In the OPs post, since the OP seems to have tried almost everything (including my staple answer of dummy and shush pat) - I made an attempt to help by saying what I would do in the OPs situation. If nothing else works, I would co-sleep for the sake of my sanity. I guess you ForEverythingAReason would rather just deal with the crying and no sleep if nothing else is working?

Every other comment on the sleep board is NOT to co-sleep. No need to project. All advise (even mine smile) is welcome here.

FATEdestiny Mon 15-Jun-15 18:45:52

mariloulou

Have you thought about a side-car cot?

Take one side off your cot and butt it up to your bed. At least it means you can deal with the settling while lying down in bed rather than getting up. It might be a good middle ground where baby gets to have her won space (and so do you), but you can still reach her easily.

what does her daytime sleep and feeding routine look like?

FATEdestiny Mon 15-Jun-15 18:46:51

won own space

girliefriend Mon 15-Jun-15 18:57:03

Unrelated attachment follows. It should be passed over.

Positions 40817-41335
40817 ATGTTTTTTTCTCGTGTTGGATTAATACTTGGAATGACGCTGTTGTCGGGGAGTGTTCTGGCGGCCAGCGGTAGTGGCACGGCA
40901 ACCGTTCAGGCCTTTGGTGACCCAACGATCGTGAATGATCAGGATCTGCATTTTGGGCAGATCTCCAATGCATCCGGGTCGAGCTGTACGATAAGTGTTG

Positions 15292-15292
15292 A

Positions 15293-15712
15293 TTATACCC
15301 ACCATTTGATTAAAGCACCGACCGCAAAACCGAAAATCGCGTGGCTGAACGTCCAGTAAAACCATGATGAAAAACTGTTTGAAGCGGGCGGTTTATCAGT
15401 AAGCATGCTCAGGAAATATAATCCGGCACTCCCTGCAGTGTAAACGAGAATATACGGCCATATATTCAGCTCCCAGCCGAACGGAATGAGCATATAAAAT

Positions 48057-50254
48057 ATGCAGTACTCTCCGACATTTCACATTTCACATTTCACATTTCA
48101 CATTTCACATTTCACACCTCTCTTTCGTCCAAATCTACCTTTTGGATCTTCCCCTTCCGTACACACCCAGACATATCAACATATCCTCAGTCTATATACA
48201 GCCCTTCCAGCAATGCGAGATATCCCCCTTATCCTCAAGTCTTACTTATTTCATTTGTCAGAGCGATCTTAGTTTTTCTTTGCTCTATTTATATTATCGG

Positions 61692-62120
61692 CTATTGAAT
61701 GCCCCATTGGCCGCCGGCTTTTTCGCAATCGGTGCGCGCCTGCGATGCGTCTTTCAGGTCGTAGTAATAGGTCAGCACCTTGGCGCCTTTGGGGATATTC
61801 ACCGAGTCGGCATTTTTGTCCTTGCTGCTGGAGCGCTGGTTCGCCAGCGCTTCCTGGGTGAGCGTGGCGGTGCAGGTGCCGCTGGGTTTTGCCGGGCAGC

Hi Mari I replied on your other thread, sorry to hear things are still tough.

Have your spoken to G.p or HV for some rl advice? I am not an expert but your dd sounds extreme even for the 4 month sleep regression.

I am not a fan of cosleeping wither but can completely understand why you are at the moment.

Its really difficult to advice without knowing if there is a reason for the constant waking. How is she during the day? How many weeks is she now?

ForEverythingAReason Mon 15-Jun-15 18:59:15

My apologies FATE - I did have a bit of a rant there and it really wasn't directed at you personally flowers. I was totally projecting which I admit freely and apologise for.

ForEverythingAReason Mon 15-Jun-15 19:02:55

I can use bold to make a non-point too

This however was bitchy, off topic and unnecessary.

mariloulou Mon 15-Jun-15 20:11:23

Pesto how long did it take for your dd to fall asleep when you first put her down awake? Tonight i was able to put her down awake (purely accidently, she didnt fall asleep with her feed) she moaned abit but drifted off with my hand on her. This was at 7pm and she has just woken now, dummy in..back to sleep. What I don't understand is why she is waking.